The two fatalities on the road in January helped move the conversation quickly at the Legislature, and with Gov. Tim Walz connection to the area, and some local legislators continuing to vocalize their support, the state targeted federal funding for the project. That funding was secured in September. Construction is still a few years out.
While the killing of George Floyd by a police officer occurred in Minneapolis, there was no escaping the ripple effect only 50 miles away. The incident sparked protests (and in some cases, looting and rioting), not only in Minneapolis, but in cities across the United States and even the world.
It enhanced an already ongoing conversation about policing, including significant suggestions in Minneapolis that a police department should be disbanded altogether. That severe of an action did not end up occurring, but no doubt the moment impacted police work and community relations going forward.
A virtual discussion series in Greater Mankato and St. Peter wanted to analyze just that, bringing together civil rights and diversity advocates, along with law enforcement, to talk about what issues and solutions there might be for community policing in the area.
While the programming had no standing to direct change in policy or decision-making, organizers hoped that vocalizing the issues would help law enforcement to know expectations and be held accountable, with the same expectations placed on the wider community.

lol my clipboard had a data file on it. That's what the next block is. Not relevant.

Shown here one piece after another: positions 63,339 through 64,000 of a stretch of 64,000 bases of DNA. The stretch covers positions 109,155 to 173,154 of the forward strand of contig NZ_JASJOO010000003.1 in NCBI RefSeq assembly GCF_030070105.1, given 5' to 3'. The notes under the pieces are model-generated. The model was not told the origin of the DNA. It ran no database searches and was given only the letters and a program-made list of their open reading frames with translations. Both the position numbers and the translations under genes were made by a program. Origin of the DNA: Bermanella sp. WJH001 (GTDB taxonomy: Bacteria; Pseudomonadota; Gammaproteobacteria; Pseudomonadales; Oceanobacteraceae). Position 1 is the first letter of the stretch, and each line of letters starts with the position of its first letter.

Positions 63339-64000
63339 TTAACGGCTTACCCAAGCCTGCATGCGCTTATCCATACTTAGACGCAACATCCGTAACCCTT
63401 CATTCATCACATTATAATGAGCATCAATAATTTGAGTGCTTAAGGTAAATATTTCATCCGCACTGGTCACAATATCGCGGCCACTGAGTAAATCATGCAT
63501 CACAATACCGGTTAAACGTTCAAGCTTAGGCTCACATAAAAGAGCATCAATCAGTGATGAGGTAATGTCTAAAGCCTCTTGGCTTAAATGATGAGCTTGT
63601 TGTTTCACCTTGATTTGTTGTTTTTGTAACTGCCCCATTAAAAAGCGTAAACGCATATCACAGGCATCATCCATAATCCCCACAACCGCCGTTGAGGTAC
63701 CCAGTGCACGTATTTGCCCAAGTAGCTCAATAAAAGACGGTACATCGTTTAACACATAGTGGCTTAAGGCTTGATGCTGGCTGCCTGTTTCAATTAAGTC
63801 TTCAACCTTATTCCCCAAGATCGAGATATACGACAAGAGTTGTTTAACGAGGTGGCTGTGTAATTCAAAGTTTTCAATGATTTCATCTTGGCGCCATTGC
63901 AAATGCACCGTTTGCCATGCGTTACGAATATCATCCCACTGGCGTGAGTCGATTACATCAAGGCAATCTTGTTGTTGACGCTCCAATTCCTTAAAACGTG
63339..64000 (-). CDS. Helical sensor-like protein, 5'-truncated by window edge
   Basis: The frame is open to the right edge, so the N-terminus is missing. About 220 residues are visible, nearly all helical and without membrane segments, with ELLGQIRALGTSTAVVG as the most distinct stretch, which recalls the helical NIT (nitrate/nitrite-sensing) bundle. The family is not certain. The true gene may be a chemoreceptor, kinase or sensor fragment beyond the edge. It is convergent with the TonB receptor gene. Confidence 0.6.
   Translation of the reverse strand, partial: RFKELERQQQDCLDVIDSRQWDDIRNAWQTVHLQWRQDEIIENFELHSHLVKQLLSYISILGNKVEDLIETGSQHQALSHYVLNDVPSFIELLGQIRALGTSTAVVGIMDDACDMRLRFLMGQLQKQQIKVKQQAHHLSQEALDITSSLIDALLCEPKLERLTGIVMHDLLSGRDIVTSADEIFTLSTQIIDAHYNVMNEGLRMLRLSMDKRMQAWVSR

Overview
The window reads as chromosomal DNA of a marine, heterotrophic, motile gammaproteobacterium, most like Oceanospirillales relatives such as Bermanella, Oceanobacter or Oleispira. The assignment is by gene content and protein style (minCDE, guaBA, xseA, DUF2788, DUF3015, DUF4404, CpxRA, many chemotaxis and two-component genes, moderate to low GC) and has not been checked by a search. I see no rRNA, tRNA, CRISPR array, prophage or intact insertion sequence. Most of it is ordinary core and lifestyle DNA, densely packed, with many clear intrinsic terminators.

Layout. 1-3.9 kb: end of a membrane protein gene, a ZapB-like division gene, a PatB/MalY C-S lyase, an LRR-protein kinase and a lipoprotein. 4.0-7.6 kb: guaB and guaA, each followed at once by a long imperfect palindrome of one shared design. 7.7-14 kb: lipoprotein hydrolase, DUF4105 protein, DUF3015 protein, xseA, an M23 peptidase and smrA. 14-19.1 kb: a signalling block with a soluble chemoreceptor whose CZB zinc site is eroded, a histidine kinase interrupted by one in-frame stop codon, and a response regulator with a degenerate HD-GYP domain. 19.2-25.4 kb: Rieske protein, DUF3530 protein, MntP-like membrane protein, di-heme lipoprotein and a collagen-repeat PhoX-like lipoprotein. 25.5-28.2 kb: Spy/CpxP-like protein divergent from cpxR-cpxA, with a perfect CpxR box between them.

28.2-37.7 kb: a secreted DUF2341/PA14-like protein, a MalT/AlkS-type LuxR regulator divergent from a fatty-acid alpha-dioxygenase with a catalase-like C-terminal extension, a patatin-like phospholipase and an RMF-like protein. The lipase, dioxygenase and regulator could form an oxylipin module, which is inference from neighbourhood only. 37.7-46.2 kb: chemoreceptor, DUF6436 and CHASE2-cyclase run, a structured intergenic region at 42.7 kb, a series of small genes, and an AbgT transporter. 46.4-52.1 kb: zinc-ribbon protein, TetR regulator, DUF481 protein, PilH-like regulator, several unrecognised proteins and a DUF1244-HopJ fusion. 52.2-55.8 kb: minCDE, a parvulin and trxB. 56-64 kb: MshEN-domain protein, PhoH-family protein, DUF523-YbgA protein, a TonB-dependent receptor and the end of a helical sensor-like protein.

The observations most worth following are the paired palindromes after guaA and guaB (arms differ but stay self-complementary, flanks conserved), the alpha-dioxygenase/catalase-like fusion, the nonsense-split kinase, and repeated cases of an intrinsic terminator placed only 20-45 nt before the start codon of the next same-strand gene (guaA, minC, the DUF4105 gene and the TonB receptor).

“The goal of this series is to motivate, educate, and empower community members and civic leaders to improve policing in the area,” said Yurie Hong, of Indivisible St. Peter/Greater Mankato.
Residents in St. Peter were excited for another grocery store option in town, as Hy-Vee opened on the north side in August. Before the actual opening day, the store announced in June that it was coming soon and a Starbucks coffee shop would be included inside.
The new grocery store, which took the place of the old Shopko Hometown on the north end of town, near Hallet’s Pond. Hy-Vee renovated the space to meet its needs. The store came with food service, offering lunch and grab-and-go items, like pizza and Chinese food. It also offers a flower shop area, deli and bakery. The footprint is smaller than the two stores in Mankato.